COLUMBUS, Ohio (WCMH) — Advocates for fair maps and an end to gerrymandering are calling on the Ohio Redistricting Commission to get back to work.

Amid a months-long redistricting battle that has yet to result in maps outlining the state’s legislative districts, about 60 people rallied and marched throughout Downtown Columbus Thursday to urge the seven-member, Republican-majority commission to get back to work.

“I think it’s important to indicate to lawmakers that we’re still listening, we’re still here, we’re paying attention,” Amina Barhumi, who attended Thursday’s protest, said.

Despite orders from the Ohio Supreme Court to draw a fourth set of state legislative maps by May 6 — and pleas from the two Democrats on the commission that the group reconvene — the lawmakers, eight days away from their court-ordered deadline, have yet to gather and draw new maps.

The past four sets of statehouse maps that have been drawn over the last seven months have all been deemed unconstitutional by the Ohio Supreme Court.

Hours after the rally, the commission announced that it will meet for its fifth round of map-making on Wednesday, May 4, just two days before the court-ordered deadline.

House Speaker Bob Cupp (R-Lima), one of the two co-chairs on the redistricting commission, said in a letter to his Democratic colleagues that reconvening before May 3 would be futile.

“Holding more meetings prior to May 3 would serve no purpose than to further confuse the electorate,” Cupp wrote in a letter.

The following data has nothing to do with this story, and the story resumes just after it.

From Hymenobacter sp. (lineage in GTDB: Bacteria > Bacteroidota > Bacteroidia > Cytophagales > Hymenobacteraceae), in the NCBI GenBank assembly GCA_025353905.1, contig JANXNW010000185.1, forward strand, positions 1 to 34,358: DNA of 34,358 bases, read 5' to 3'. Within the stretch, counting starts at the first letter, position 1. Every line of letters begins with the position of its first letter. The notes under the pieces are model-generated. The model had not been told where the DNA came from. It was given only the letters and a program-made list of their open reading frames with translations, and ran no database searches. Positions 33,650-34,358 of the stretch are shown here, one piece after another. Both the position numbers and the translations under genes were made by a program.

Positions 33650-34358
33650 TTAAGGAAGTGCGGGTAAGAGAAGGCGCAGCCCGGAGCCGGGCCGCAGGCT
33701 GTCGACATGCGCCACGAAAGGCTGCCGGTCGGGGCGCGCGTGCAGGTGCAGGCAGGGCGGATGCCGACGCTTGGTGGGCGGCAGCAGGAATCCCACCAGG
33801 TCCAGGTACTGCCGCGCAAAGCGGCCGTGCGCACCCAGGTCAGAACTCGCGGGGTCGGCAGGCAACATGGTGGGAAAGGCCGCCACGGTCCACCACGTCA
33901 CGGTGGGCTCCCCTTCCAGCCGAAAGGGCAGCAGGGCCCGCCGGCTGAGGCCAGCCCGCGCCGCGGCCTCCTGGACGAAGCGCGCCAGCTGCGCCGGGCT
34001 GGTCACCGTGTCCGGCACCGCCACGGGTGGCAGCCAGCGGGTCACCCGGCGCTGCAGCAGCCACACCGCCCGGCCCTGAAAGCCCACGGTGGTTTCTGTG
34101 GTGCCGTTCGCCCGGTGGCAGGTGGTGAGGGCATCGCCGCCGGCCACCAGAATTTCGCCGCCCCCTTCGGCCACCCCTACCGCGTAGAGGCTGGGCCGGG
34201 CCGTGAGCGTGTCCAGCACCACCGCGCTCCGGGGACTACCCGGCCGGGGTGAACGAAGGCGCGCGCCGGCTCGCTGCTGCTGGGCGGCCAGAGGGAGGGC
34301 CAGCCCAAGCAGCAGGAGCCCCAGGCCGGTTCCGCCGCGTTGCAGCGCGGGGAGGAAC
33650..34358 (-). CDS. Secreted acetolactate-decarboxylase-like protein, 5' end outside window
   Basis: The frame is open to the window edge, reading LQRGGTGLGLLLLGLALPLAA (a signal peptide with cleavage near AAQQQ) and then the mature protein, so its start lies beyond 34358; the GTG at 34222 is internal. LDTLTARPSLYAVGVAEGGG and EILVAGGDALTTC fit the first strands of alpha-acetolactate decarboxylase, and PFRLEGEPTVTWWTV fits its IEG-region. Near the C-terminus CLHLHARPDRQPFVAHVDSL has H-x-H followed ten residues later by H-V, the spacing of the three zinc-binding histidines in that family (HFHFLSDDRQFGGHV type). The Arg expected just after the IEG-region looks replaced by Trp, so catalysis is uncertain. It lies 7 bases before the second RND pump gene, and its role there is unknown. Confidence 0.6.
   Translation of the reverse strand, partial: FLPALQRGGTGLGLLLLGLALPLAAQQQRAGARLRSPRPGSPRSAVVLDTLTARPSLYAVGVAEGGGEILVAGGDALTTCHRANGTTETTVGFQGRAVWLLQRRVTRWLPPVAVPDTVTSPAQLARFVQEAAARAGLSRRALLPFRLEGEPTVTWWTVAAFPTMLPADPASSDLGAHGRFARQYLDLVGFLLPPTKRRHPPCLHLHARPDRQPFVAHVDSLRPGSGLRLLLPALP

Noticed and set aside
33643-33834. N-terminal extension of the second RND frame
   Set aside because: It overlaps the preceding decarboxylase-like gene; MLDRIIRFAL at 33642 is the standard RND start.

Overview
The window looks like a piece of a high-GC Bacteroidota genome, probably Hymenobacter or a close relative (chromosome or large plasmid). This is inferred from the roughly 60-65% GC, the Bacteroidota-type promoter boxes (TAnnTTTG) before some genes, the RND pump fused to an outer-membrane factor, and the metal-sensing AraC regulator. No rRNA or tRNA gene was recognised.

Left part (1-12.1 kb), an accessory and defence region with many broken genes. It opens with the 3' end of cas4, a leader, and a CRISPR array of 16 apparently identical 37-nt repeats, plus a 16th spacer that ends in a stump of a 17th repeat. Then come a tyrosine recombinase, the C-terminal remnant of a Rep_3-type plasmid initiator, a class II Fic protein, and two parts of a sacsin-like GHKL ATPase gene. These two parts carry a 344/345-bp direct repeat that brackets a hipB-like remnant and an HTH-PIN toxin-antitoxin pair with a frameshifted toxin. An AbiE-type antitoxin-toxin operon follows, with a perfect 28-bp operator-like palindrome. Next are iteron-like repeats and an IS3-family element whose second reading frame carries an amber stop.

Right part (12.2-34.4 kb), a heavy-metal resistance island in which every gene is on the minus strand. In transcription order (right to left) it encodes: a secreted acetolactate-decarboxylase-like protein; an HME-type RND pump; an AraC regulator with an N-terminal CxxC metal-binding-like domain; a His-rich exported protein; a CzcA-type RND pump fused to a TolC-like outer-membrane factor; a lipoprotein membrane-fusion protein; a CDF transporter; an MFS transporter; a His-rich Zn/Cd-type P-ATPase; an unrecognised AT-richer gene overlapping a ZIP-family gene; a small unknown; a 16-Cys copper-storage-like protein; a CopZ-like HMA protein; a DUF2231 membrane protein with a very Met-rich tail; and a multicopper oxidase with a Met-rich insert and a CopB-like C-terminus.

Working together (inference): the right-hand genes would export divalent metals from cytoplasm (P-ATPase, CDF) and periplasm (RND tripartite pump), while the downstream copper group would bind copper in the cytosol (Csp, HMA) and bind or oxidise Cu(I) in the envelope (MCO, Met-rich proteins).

But Sen. Vernon Sykes (D-Akron), who also co-chairs the commission, said that is not an excuse.

“Not acceptable at all — we have 8 days now that would leave us with only two days — with 22 days total using 20 days just wasting it and only having two days left to actually work on a map is unacceptable,” Sykes said in a letter.

Ruth Gillett, of Cuyahoga County, attended Thursday’s protests and condemned the commission members for failing to produce constitutional maps and called on them to bring back the independent mapmakers, whose maps were not used by the commission.

“This redistricting commission has just really not fulfilled their job to provide that,” she said. “So yeah, it’s very frustrating.”

It’s unclear whether a federal court will intervene in the map-drawing process. Ohio will have a second primary because there are no statehouse maps for the May 3 primary.

If there are no maps deemed constitutional by the state court, it has a plan to implement a map and a primary date for Ohio voters when it comes to this year’s election.